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Old 06-24-18, 03:04 AM   #1 (permalink)
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Snake Heat "light"

So I bought this heat bulb I thought it would light up but it didn't. Although it produced heat is this good for snakes
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Old 06-24-18, 04:12 AM   #2 (permalink)
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Re: Snake Heat "light"

Are you talking about a Ceramic Heat Emitter (CHE)?
If so, yes, they are good. Snakes don't require a light cycle, and actually thrive better without lots of light.
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Old 06-24-18, 01:32 PM   #3 (permalink)
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Re: Snake Heat "light"

Only issue with a CHE is they suck the humidity out more that other bear sources
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Old 06-24-18, 03:28 PM   #4 (permalink)
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Re: Snake Heat "light"

Quote:
Originally Posted by craigafrechette View Post
[...]Snakes don't require a light cycle, and actually thrive better without lots of light.

What makes you think that?? Donít tell me "hundreds of breeders keeping their animals in racks prove it" again, we had this discussion just a few weeks before.

How do snakes regulate their temperature in the wild? They will seek a sun lit place to bask in the light until they get their preferred temperature and will eventually move to another spot with less light or into shade. This kind of behavior can be seen by all kinds of snakes, diurnal as well as nocturnal snakes.

What use is good eyesight with the ability to differentiate different colors and to see even in the UV spectrum? If there is no light this ability is useless, you deprive your snake the use of their eyes.
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Old 06-24-18, 04:08 PM   #5 (permalink)
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Re: Snake Heat "light"

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Originally Posted by Roman View Post
What makes you think that?? Donít tell me "hundreds of breeders keeping their animals in racks prove it" again, we had this discussion just a few weeks before.

How do snakes regulate their temperature in the wild? They will seek a sun lit place to bask in the light until they get their preferred temperature and will eventually move to another spot with less light or into shade. This kind of behavior can be seen by all kinds of snakes, diurnal as well as nocturnal snakes.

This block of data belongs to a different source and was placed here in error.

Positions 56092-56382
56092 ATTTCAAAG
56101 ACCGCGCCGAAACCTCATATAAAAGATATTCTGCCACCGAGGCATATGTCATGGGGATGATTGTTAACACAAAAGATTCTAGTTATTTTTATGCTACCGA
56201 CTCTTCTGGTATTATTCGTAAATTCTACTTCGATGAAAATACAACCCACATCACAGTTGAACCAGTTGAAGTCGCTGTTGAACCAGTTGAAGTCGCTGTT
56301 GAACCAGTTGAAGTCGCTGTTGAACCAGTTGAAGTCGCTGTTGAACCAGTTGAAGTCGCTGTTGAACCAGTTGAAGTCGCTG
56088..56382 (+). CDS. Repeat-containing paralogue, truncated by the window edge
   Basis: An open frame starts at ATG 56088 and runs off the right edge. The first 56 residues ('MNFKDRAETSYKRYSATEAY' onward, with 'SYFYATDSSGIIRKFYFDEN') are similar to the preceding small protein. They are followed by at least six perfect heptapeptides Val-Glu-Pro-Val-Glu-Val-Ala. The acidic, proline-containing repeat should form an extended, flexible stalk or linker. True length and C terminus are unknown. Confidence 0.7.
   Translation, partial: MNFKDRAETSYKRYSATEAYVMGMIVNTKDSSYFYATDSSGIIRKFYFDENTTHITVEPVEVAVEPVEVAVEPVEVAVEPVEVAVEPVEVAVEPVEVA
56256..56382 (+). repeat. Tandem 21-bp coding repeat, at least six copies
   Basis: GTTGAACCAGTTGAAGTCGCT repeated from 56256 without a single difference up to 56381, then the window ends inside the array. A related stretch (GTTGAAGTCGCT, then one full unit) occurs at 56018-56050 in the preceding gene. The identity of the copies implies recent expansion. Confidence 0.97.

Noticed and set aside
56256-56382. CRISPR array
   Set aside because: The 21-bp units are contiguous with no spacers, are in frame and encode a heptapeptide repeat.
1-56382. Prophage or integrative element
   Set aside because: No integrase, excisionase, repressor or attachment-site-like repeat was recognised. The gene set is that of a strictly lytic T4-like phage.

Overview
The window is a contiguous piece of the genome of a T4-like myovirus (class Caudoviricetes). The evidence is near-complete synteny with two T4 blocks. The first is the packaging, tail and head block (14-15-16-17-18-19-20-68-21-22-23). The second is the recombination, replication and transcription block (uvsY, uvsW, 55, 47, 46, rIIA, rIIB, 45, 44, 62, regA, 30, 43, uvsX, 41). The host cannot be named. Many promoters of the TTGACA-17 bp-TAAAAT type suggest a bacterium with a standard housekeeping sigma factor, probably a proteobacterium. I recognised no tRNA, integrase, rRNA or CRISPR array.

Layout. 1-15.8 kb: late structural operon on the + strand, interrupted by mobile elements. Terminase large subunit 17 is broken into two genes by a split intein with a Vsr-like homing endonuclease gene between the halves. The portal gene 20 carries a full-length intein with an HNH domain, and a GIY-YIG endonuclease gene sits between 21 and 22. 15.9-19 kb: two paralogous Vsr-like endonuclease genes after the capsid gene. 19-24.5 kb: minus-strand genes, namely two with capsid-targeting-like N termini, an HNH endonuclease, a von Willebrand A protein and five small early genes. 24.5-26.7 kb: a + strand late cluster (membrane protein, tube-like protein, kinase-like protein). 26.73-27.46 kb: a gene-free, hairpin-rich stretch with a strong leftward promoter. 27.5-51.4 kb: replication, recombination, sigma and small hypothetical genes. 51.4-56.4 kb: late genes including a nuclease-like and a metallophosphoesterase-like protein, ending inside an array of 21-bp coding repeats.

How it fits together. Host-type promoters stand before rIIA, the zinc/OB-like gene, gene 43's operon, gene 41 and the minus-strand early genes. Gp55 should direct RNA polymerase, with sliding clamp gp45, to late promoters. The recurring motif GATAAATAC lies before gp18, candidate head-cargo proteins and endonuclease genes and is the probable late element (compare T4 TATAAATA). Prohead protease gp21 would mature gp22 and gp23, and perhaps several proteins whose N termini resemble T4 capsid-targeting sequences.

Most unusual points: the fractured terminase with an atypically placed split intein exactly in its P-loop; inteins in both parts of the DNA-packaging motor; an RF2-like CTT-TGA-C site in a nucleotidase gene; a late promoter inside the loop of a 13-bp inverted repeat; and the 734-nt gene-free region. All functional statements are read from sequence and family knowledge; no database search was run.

What use is good eyesight with the ability to differentiate different colors and to see even in the UV spectrum? If there is no light this ability is useless, you deprive your snake the use of their eyes.
Snakes seek out sun lit places for the temps, not the light. Since we are able to provide the temps without the use of bright light, we don't need to add additional light. My snakes are all in display enclosures and receive natural light during daylight hours.

The comment about depriving my snakes the use of their eyes is just silly.
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Old 06-25-18, 04:35 PM   #6 (permalink)
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Re: Snake Heat "light"

Now I am confused. Your first statement
Quote:
Originally Posted by craigafrechette View Post
Snakes don't require a light cycle, and actually thrive better without lots of light.
but you provide your snakes with a day/night cycle and natural light?? Why if they don’t need it?

Quote:
Originally Posted by craigafrechette View Post
Snakes seek out sun lit places for the temps, not the light.
Any reference for this statement?

Quote:
Originally Posted by craigafrechette View Post
Since we are able to provide the temps without the use of bright light, we don't need to add additional light. My snakes are all in display enclosures and receive natural light during daylight hours.

The comment about depriving my snakes the use of their eyes is just silly.